Josh Dunlap, a volunteer for Clarion PAWS, addressed Clarion Borough Council earlier this month to propose a trap-neuter-and-release (TNR) program.
“We have decided to propose to (council) a trap, neuter, return program,” explained Dunlap, who is an owner of multiple cats himself.
“We are offering our labor and trapping assistance for Clarion Borough cats because it’s typically a problem within the borough. Many complaints that I have gotten are from 990 East Main Street,” Dunlap continued.
TNR is a process in which volunteers set live traps to catch “community cats,” which are cats that are feral, strays, or abandoned who roam outside.
The goal is to trap intact cats and have them spayed or neutered by a veterinarian. This helps control population and improves the cat’s overall health.
“We’re offering our labor to do this,” Dunlap explained. “We are hoping you guys could sponsor cats at $75.00 per cat up to 25 a month to be fixed between North Fork (Veterinary Clinic) and Frankie’s Friends in New Kensington.”
The program is utilized in several other areas; however, the amount a municipality invests in the TNR program varies.
According to a published article on WGAL, officials in Mechanicsburg, Pa., agreed to sponsor efforts to spay and neuter the cats at a cost of $40.00 per animal in October 2022.
“The $75.00 also includes ear chipping and rabies vaccines, as well,” Dunlap noted.
Council president Carol Lapinto was the first to respond, saying: “I think this is something that would need to be discussed within the committees this month.”
“I think it’s a fantastic idea,” council member Rachel Roberts suggested.
“Yes, it’s just funding…” Lapinto replied.
“Oh, yes, funding, but I know there have been quite a few people that have had issues,” Roberts responded.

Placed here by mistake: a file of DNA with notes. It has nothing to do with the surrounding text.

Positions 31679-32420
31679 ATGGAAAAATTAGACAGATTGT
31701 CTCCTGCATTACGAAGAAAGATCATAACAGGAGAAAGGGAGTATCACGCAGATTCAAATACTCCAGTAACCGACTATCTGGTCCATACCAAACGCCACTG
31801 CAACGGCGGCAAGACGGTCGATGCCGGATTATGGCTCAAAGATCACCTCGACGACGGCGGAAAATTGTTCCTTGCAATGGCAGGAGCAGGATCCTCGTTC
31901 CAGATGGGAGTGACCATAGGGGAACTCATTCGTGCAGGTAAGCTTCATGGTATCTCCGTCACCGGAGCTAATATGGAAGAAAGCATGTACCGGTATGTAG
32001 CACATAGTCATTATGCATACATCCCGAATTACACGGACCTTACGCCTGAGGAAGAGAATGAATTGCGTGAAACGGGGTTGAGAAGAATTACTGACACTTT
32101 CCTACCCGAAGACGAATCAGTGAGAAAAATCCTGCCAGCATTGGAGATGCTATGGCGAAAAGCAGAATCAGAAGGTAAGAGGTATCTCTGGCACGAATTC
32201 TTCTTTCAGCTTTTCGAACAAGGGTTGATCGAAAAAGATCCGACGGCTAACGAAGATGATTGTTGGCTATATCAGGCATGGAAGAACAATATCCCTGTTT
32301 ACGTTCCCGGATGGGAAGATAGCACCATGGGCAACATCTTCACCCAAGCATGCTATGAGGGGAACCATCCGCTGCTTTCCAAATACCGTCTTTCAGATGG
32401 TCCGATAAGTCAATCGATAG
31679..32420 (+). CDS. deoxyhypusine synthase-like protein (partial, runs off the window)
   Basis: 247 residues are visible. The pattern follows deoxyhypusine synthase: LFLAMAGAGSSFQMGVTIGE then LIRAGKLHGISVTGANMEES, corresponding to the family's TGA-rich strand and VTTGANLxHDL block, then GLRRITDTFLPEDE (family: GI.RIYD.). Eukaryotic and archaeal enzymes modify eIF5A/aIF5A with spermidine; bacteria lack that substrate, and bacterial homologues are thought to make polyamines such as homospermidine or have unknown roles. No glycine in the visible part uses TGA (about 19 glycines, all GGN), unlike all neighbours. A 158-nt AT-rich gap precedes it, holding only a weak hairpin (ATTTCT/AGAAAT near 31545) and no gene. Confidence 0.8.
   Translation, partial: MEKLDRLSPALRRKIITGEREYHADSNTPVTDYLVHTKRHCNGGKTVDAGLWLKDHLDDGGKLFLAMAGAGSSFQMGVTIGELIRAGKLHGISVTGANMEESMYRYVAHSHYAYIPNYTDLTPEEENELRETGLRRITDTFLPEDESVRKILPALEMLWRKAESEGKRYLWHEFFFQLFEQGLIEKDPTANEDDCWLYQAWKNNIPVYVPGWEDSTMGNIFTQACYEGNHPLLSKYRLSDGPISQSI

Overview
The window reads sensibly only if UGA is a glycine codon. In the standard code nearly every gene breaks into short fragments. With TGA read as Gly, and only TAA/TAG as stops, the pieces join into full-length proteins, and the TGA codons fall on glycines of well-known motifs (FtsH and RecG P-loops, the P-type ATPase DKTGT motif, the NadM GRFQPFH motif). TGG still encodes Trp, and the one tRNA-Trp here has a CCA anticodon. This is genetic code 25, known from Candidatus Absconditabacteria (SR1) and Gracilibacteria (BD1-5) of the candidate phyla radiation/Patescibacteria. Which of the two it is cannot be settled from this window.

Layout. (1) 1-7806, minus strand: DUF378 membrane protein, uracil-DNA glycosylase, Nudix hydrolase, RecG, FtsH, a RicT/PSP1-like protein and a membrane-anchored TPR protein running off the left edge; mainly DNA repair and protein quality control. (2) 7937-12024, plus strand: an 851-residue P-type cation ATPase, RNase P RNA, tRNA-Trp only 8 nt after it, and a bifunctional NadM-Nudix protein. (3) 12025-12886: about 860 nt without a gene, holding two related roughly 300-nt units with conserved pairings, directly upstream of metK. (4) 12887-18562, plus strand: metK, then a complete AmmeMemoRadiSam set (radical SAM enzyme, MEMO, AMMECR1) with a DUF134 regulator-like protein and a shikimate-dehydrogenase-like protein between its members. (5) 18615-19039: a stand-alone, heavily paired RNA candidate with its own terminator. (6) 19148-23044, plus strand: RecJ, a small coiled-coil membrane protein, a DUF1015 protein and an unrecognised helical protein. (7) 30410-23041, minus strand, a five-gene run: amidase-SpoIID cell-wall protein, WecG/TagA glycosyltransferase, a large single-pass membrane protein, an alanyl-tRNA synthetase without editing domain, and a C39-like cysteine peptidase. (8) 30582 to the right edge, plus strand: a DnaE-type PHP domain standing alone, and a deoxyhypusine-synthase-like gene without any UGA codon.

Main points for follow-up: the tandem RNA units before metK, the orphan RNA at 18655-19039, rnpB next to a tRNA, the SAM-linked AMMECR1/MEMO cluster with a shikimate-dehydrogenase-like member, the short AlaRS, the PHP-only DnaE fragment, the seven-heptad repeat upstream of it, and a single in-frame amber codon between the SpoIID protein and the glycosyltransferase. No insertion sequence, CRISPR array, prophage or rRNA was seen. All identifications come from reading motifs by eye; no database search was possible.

On Monday, August 15, Lapinto updated exploreClarion.com after members of the borough were able to discuss the topic further.
“Well, Number One, we just don’t have the budget for it,” Lapinto said. “It’s currently not in the budget and would have to be something to be addressed next year.”
According to Lapinto, the estimation is that the program could end up costing the borough over $22,000.00 per year
“PAWS is a wonderful organization, and I support it completely, but we will discuss it and have it put on the agendas,” Lapinto added.
According to a published case study, an examination was conducted on the impact of a TNR program on a population of community cats living on a two-mile section of a pedestrian trail adjacent to the San Francisco Bay.
The study indicated that “an initial population of 175 cats declined by 99.4% over the 16-year program period. Of the 258 total cats enrolled between 2004 and 2020, only one remained at the end of the program period.”
With “community cats” becoming an issue in Clarion Borough, Clarion PAWS are currently unable to accept any cats or kittens.
A post on PAWS’ website stated: “It breaks our hearts, because we’d like to help every cat in need, but we just don’t have the space, the finances, the medical help or the volunteers to take on any more. If you need assistance with food or need a humane trap, we would be glad to help.”
Meanwhile, Tri-County Animal Rescue Center (TCARC) in Shippenville rescues needy cats—and dogs—and provides them with care until they can be placed in a home.
TCARC’s spay/neuter surgeries are done through Fix ‘N Wag’N mobile unit, which is fully equipped with a 30-foot surgical unit to perform over 30 surgeries a day. However, this spay/neuter package costs $85.00 and has not been offered to the borough council as a sponsorship.
In lieu of a Clarion Borough TNR program sponsorship, click here for the seven basic steps to follow on doing do-it-yourself-TNR project.
Volunteers are needed at both TCARC and Clarion PAWS.
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